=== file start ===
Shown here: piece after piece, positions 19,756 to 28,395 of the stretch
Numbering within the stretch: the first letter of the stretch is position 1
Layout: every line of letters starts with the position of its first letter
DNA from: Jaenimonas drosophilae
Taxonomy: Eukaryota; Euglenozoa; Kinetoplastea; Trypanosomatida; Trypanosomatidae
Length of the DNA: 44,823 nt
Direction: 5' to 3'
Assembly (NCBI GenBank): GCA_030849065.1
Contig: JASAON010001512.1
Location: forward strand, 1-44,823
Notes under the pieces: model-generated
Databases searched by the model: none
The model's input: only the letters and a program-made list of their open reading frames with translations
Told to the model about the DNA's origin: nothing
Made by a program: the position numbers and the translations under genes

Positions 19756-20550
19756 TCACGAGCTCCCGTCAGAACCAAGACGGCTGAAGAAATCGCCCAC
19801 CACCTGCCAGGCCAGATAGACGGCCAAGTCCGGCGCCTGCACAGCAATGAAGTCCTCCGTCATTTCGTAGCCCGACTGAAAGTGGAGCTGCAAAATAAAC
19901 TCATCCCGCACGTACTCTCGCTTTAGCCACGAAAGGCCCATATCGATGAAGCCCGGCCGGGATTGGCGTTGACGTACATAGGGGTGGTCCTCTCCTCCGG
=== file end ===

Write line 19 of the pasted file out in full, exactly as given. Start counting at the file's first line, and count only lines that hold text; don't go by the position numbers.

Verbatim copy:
19901 TCATCCCGCACGTACTCTCGCTTTAGCCACGAAAGGCCCATATCGATGAAGCCCGGCCGGGATTGGCGTTGACGTACATAGGGGTGGTCCTCTCCTCCGG